“Design is about the betterment of our lives poetically, aesthetically, experientially, sensorially and emotionally. My real desire is to see people live in the modus of our time, to participate in the contemporary world and to release themselves from nostalgia, antiquated traditions, old rituals, the kitsch and the meaningless.” Rashid believes that design-led change is sorely needed, evidenced by the 35,000 new designs at Milan Furniture Fair last year which, in his eyes, lacked fresh ideas. “I believe that we could be living in an entirely different world - one that is full of real contemporary inspiring objects, spaces, places, worlds, spirits and experiences.”

So what does it take to come up with a design that changes lives? If we look back to design icons that have made a positive difference, they share certain similarities. Among them, they are functional, enjoyable, uplifting and sustainable. Tech-design classics like Leo Fender’s 1950s Stratocaster, or the ‘Strat’ – a quintessential electric guitar with a sleek contoured body shape and double cutaways - changed the way music sounds and has been widely imitated and copied. The Strat is embedded deep in musical culture, played on stage by greats from Buddy Holly to Jimi Hendrix. Consider too Piaggio’s Vespa Scooter with its painted, pressed steel unibody – an icon of Italian style since 1946. The Vespa’s genius unisex design met real needs, allowing men in suits and women in skirts to travel elegantly. Used in Fellini’s La Dolce Vita, and loved by the Beatles, the Vespa has had a profound impact on culture, productivity and society.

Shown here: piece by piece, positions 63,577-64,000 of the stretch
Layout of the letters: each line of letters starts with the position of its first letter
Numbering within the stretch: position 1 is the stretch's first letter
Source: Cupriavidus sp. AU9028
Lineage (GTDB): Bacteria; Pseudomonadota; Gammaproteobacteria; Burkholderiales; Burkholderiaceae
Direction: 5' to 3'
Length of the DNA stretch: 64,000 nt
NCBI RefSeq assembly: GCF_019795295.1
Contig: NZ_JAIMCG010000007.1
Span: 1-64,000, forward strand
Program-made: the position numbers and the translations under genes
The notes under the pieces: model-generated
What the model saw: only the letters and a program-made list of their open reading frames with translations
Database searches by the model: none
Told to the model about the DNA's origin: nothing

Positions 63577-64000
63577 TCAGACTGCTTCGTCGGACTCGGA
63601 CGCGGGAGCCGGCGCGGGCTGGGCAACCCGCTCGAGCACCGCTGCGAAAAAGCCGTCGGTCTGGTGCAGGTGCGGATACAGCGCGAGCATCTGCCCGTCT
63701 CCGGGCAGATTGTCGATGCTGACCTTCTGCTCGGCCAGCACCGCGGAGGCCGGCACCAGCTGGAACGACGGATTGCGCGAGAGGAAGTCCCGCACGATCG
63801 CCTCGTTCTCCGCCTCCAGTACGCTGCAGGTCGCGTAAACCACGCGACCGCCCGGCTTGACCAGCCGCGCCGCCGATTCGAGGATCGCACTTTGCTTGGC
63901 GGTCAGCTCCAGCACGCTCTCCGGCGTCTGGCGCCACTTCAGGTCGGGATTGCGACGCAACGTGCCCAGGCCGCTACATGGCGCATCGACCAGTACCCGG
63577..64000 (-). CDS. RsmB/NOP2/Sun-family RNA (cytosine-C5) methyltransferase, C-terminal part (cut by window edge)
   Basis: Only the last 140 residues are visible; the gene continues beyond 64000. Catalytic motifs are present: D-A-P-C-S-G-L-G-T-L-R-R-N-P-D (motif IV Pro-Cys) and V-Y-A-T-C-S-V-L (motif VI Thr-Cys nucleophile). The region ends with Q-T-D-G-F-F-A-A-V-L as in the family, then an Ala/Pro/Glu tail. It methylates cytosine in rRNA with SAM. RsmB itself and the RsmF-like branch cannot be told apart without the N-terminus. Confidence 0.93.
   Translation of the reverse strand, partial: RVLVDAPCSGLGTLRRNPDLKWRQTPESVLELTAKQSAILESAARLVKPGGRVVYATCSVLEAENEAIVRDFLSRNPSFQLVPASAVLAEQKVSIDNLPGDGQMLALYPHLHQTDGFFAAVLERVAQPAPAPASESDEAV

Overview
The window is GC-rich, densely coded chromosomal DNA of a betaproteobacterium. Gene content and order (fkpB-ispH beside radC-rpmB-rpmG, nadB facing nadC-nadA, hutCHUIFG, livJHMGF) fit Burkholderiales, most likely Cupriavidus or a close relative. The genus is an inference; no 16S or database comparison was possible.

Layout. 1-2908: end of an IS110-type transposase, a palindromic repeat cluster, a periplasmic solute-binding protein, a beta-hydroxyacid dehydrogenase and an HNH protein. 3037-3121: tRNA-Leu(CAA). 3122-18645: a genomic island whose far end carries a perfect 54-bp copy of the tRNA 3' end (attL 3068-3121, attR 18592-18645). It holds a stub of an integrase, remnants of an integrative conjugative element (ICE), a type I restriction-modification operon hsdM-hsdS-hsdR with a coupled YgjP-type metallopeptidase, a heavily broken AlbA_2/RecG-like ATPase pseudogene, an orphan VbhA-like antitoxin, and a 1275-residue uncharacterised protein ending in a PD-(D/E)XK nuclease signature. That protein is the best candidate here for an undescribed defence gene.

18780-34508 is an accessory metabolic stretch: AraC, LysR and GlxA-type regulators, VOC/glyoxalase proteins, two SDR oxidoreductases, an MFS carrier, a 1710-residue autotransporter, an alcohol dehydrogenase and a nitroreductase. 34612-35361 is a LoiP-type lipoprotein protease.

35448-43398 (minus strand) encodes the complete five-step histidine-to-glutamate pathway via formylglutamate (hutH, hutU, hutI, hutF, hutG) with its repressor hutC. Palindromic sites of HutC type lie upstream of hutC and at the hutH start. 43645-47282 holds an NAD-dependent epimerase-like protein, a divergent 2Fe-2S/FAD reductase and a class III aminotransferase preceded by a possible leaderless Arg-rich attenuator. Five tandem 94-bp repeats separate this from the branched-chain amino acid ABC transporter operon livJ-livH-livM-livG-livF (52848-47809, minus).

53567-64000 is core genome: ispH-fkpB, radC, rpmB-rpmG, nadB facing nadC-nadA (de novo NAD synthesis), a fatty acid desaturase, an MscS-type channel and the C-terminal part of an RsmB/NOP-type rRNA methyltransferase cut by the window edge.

In the field of emerging technologies, there are always going to be some who win (becoming integral to our lives) and some who lose (falling into oblivion). The iPod knocked out Minidisc players by using new technology and simplicity of design and operation; Matsushita’s VHS ran roughshod over Sony’s Betamax videocassette recorder by providing cheaper, longer tapes than its competitor. The ability to produce tech-led, market winning designs comes down to companies being able to embrace risk, carving out the time and resources for much-needed research and development - often not an easy task in these days of rapid mass production and limited capital investment.

One company busy forging its own path is market-leader Dyson, a British company that invested heavily in laboratories in the rural Cotswolds with a mandate to experiment, pioneer, fail and document. From constant trial and tribulation has come revolutionary design – the famous Dual Cyclone bagless vacuum cleaner, the 360 Eye robot, the Supersonic blow dryer, all the results of thousands of prototypes, millions of dollars of investment – and ultimately, market-leading success stories.

The company’s Founder, Sir James Dyson, a British inventor and industrial designer, believes enthusiasm and lack of fear are vital to design’s future, to the extent that he encourages designers to plow on regardless of established thinking. He launched the James Dyson Foundation in this spirit, dedicated to encouraging young people to think differently, make mistakes and discover their engineering potential.